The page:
To buy gold bullion or silver bullion for numismatic value, one needs to have a very good understanding of the collectable market. Often times, values will vary significantly from year to year. Remember, unlike a bullion price, a collectible coin is only worth what it can be sold for. Many buyers have been burned spending lots of money for a “collectable” and then selling it for far less.
However, people still love the yellow metal. Clearly, a big part of demand comes from the jewelry industry -- we all like nice baubles and trinkets. But a notable amount of demand comes from entities that want to own gold in its physical form via coins, bullion, and bars. That stems largely from the economic history of gold and the resulting view of the metal as a safe-haven investment. If paper money were to suddenly become worthless, the world would have to fall back on something of value to facilitate trade. One of the most logical options is gold, since that was the role it played before fiat currencies ruled the day. This is one of the reasons that investors tend to push up the price of gold when financial markets are volatile.

Arguably, gold has the freest market value mechanism of all assets in the world. As such, economic factors determine the price of gold, mainly the decline of the U.S. dollar, or other fiat currencies which it is measured by. Decreases in the value of ones currency leads to higher prices of gold and greater appreciation for its value as true, honest money. Also, uncertainty in the financial markets such as interest rates, stock prices and political uncertainties generally lead to greater demand for gold and a greater appreciate in the price of gold.

Derivatives, such as gold forwards, futures and options, currently trade on various exchanges around the world and over-the-counter (OTC) directly in the private market. In the U.S., gold futures are primarily traded on the New York Commodities Exchange (COMEX) and Euronext.liffe. In India, gold futures are traded on the National Commodity and Derivatives Exchange (NCDEX) and Multi Commodity Exchange (MCX).[54]
For those investors looking for variable prices, more designs, and greater options when it comes to the gold they buy, gold bullion bars are an excellent choice. As diverse as gold bullion coins can be, there’s no matching the variety available when you buy gold bars online. Gold bullion bars are offered by private mints and refineries located around the globe. There is no government backing or central bank support, but these refineries have certified assayers (in many cases) checking the quality, purity, and weight of each product before it leaves the refinery. Gold bars feature at least .999 pure gold as well, with .9999 the standard in most products. Further, the weights offered for gold bars range from as small as 1 Gram to as large as 5 Kilograms. The following are some of the many gold bullion bars you’ll find available:
Investors who are solely interested in Silver’s stable purchasing power can find security in buying Silver rounds. Silver rounds are circular discs often manufactured by private mints, though sometimes produced by government mints. They have no “face value” and are not recognized as legal tender. Silver rounds are not quite as diverse or collectible as Silver coins, but are an excellent choice for those who want to invest in Silver as an anti-inflation hedge.

The official gold bullion coin of the United States is the American Gold Eagle. In 1986, the U.S. Mint first released eagles in accordance with the Gold Bullion Act of 1985. Often the weight is used to describe these coins because the term “eagle” was the U.S. designation for ten dollar gold coins distributed prior to 1933. Lady Liberty appears on the obverse of the coin. The reverse features an eagle carrying an olive branch. He is flying over a nest with a female eagle accompanied by hatchlings. The U.S. government guarantees the current eagles contain an accurate amount of gold weight in troy ounces or units. These are available in denominations of 1/10 oz, ¼ oz, ½ oz, and 1 oz gold coins. The face values are $5, $10, $25, and $50 USD. While eagles are legal tender, their intrinsic value is far greater as based on their troy weight and the current prices of gold.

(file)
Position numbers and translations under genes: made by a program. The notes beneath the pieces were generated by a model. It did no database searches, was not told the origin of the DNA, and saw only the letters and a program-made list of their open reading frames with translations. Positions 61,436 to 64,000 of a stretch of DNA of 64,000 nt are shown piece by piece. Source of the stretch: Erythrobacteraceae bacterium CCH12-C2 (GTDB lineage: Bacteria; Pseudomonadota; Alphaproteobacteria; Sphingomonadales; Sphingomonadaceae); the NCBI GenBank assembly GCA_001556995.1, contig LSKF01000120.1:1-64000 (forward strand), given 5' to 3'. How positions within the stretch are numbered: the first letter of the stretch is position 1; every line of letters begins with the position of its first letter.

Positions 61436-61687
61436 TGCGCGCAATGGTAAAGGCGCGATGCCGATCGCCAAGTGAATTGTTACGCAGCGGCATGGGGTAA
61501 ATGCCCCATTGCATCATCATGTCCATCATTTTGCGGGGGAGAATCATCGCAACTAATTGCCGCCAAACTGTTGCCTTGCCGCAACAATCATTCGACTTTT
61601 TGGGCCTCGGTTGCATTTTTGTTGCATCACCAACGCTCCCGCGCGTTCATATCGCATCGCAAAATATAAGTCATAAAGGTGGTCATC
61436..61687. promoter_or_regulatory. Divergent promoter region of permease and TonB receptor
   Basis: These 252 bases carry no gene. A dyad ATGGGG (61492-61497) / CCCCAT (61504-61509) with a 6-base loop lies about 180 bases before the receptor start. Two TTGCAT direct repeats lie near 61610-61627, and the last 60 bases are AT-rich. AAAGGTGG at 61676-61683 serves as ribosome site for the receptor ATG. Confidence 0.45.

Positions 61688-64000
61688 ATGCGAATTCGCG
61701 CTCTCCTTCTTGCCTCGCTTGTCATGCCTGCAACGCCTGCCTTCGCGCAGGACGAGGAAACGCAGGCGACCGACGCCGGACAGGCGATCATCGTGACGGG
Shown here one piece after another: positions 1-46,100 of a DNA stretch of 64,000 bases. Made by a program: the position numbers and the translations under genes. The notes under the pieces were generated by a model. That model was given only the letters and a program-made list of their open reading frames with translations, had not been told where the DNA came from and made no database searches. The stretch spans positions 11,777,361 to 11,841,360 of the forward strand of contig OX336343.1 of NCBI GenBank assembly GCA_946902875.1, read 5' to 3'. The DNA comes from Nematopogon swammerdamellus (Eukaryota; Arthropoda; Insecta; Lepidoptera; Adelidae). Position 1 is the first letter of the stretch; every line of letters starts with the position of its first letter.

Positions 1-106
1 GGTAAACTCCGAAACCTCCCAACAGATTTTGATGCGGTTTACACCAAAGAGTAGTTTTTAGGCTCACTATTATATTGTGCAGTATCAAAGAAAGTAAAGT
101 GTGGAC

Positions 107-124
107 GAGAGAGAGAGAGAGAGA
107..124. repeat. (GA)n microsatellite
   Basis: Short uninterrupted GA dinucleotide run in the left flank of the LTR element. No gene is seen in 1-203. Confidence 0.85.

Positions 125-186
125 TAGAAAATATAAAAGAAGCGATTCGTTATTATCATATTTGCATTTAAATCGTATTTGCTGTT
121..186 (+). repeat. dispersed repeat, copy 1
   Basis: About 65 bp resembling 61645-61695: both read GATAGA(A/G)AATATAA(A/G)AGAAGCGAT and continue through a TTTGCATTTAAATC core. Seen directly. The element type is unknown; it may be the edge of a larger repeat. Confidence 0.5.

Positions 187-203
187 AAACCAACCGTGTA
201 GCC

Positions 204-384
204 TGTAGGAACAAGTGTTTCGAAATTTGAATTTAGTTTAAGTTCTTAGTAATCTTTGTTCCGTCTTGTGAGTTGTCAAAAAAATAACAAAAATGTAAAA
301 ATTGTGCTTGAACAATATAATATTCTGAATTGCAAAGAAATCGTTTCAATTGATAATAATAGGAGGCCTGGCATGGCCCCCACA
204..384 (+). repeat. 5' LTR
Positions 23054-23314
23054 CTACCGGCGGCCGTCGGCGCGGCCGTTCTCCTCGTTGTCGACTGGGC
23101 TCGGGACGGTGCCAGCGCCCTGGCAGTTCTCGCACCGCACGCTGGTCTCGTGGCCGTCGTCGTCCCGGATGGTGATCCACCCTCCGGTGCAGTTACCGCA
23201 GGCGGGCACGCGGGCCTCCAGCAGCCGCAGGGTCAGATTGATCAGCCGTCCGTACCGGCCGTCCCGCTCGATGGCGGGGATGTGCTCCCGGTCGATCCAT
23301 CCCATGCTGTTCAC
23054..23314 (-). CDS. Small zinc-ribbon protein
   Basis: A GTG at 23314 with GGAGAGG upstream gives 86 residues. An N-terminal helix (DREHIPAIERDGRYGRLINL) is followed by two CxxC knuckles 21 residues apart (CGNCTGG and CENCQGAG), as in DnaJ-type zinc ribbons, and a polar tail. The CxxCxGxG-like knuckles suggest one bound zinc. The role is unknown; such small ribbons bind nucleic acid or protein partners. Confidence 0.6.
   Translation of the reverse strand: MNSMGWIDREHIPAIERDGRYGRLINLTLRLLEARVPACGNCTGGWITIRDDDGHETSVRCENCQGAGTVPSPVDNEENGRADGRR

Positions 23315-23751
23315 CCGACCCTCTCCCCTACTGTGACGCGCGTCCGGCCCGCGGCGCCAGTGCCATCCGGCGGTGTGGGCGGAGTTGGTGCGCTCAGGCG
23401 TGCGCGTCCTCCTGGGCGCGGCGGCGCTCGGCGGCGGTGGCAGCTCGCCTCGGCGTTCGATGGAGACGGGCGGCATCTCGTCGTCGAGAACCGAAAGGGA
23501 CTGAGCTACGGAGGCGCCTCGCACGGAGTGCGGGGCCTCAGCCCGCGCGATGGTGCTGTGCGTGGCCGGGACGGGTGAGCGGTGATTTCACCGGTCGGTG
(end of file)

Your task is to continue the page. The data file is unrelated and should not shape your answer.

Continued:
In 2008, despite the financial crisis, some investors continued to hedge against a dollar decline caused by two new factors. One was the Federal Reserve's quantitative easing program, launched in December 2008. In that program, the Fed exchanged credit for bank Treasurys. The Fed simply created the credit out of thin air. Investors were concerned this increase in the money supply would create inflation.
Then you have to do something with the gold you've purchased. That could mean tossing it in a drawer, buying a safe, or renting a safe deposit box from the local bank. Depending on your selection, you could end up paying an ongoing cost for storing your gold. Selling, meanwhile, can be difficult since you have to retrieve your gold and bring it to a dealer, who may offer you a price that's below the current spot price -- effectively a markup in the opposite direction.
Perhaps the biggest factor in the growth of silver mining, however, was the Spanish discovery of The New World in 1492. Production in the Americas by far exceeded anything that had been done previously. Silver mining continued to grow and flourish, and eventually new discoveries were made in other parts of the world such as China, Canada, Australia and Africa. In the past century, the technological advances made by humans have helped drive silver production to new heights and are ever increasing its demand. In fact, global mine production of silver now averages 671 million troy ounces per year!

The U.S. Government, including the United States Mint (the sponsoring Federal Agency of usmint.gov), neither endorses nor guarantees in any way the external organizations, services, advice, or products included in these website links. Furthermore, the U.S. Government neither controls nor guarantees the accuracy, relevance, timeliness, or completeness of the information contained in non-government website links.